Date of this Version
Geoderma 161 (2011) 138–146; doi:10.1016/j.geoderma.2010.12.011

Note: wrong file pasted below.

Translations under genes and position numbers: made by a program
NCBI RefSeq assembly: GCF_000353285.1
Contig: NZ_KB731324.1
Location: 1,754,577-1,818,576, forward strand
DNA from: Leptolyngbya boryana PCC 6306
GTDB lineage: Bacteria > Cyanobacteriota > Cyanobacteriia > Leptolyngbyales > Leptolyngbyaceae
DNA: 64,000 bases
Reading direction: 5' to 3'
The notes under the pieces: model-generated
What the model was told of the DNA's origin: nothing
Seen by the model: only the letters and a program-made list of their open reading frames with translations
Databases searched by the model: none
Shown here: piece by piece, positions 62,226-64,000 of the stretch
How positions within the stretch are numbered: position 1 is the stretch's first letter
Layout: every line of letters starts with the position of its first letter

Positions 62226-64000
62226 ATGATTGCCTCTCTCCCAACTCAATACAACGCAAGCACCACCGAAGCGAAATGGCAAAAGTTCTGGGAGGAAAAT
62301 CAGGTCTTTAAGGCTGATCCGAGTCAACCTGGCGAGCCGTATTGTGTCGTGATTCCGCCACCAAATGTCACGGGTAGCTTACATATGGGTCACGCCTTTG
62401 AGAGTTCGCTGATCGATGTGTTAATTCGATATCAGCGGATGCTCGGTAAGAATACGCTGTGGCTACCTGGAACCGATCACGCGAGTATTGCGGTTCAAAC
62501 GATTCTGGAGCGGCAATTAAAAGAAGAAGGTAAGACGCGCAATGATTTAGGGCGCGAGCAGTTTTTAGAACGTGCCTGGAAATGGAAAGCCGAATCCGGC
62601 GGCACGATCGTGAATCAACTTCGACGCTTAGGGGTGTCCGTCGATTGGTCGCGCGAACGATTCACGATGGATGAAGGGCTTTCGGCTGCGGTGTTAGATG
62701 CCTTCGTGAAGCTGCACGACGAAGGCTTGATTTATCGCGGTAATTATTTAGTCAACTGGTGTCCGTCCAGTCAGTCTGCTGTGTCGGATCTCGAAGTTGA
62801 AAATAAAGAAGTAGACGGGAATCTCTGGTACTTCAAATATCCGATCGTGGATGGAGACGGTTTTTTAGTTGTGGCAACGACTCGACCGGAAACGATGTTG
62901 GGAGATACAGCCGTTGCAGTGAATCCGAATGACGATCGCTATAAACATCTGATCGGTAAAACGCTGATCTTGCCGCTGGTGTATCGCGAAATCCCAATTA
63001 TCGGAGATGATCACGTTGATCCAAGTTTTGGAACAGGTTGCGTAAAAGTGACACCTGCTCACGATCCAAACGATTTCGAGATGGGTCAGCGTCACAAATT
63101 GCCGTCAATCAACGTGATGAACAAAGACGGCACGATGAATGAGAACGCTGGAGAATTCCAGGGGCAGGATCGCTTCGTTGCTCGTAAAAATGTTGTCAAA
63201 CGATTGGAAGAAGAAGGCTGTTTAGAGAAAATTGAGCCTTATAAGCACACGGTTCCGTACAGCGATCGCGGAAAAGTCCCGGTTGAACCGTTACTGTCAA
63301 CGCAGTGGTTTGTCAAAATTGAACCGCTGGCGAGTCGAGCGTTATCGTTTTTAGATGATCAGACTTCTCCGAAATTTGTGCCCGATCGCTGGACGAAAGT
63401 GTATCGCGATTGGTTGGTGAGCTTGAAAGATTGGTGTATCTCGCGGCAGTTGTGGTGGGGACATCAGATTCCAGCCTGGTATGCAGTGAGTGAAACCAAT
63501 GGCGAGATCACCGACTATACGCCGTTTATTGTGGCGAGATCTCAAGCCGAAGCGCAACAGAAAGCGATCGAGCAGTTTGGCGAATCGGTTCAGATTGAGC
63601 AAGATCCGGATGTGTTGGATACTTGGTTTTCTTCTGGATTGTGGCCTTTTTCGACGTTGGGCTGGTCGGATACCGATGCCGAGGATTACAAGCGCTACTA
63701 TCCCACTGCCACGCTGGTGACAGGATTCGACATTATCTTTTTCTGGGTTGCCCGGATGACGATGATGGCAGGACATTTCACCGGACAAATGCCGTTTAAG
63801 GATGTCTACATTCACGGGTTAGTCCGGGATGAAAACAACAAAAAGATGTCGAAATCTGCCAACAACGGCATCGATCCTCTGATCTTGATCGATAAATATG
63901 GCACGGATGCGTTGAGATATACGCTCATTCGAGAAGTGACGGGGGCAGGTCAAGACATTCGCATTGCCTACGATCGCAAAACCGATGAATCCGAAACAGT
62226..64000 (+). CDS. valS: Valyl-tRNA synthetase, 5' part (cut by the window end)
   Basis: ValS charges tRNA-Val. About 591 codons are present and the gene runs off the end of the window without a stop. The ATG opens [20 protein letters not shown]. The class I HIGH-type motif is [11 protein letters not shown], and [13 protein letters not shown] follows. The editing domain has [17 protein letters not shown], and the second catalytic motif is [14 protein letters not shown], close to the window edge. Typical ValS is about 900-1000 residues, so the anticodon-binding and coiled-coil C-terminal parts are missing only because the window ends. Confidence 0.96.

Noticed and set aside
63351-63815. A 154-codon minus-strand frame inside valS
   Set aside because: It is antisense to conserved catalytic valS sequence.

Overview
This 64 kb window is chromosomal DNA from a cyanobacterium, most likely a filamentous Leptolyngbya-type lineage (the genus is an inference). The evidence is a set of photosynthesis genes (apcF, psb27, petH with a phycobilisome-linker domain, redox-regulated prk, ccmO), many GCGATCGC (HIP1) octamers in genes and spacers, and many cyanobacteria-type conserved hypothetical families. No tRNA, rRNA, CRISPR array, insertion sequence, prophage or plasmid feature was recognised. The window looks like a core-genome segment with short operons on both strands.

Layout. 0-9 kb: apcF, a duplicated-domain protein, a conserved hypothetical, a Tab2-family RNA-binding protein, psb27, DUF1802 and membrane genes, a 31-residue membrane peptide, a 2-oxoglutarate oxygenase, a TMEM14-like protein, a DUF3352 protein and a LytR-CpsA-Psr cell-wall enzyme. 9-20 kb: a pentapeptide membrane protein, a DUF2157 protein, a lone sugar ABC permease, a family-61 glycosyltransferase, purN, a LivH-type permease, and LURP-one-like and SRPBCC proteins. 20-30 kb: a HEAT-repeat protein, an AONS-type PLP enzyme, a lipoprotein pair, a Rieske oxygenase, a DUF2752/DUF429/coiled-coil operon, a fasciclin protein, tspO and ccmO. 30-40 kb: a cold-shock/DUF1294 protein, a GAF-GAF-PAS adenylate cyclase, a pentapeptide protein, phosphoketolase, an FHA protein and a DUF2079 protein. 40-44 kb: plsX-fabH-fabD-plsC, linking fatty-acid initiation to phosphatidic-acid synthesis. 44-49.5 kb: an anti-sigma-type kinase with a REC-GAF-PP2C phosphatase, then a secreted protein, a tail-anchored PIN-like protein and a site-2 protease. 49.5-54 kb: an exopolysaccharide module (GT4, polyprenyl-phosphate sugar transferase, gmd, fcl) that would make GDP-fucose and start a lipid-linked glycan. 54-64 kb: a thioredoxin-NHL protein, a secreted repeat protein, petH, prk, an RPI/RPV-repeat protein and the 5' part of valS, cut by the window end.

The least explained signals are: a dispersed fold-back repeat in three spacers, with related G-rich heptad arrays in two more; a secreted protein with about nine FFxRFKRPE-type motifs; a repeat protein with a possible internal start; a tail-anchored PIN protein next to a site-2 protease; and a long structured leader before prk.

Photography has been a welcome tool in documenting and conveying qualitative soil information. When coupled with image analysis software, the usefulness of digital cameras can be increased to advance the field of micropedology. The determination of a representative elementary area (REA) still remains a critical information need for soil scientists so that field measurements are independent of sample size and account for spatial heterogeneity. An objective of this study was to define and determine an REA for Low Chroma and High Chroma soil redoximorphic features (SRFs) present in claypan soils of northeastern Missouri, USA using a digital camera and image classification techniques. An additional objective was to examine REA differences between these two SRF types, soil depths, and landscape positions to highlight sampling considerations when quantifying SRFs in the field. Three metrics were chosen to quantify SRF heterogeneity, including percent occurrence, mean Euclidean distance, and the Interspersion/Juxtaposition Index. The relative change in these metrics was determined for 16 image sizes ranging from 2.5 cm2 to 40 cm2 and used to identify an REA. Results showed REAs (mean±SE) for Low Chroma (17.7 cm2±0.4) and High Chroma (25.4 cm2±0.7) were significantly different (α=0.05). Further review of REAs indicated large sampling diameters (>8 cm) are necessary to simultaneously capture REAs of Low Chroma and High Chroma SRFs. When SRFs were considered separately, a ≥5 cm diameter core is recommended to reach an REA for Low Chroma, allowing accurate quantification for soil classification purposes and hydric soil determinations. Federal and state agencies requiring quantifiable SRF measures for land management decisions may greatly benefit from determining these minimum measurement scales, ensuring appropriate data collection methods in the future.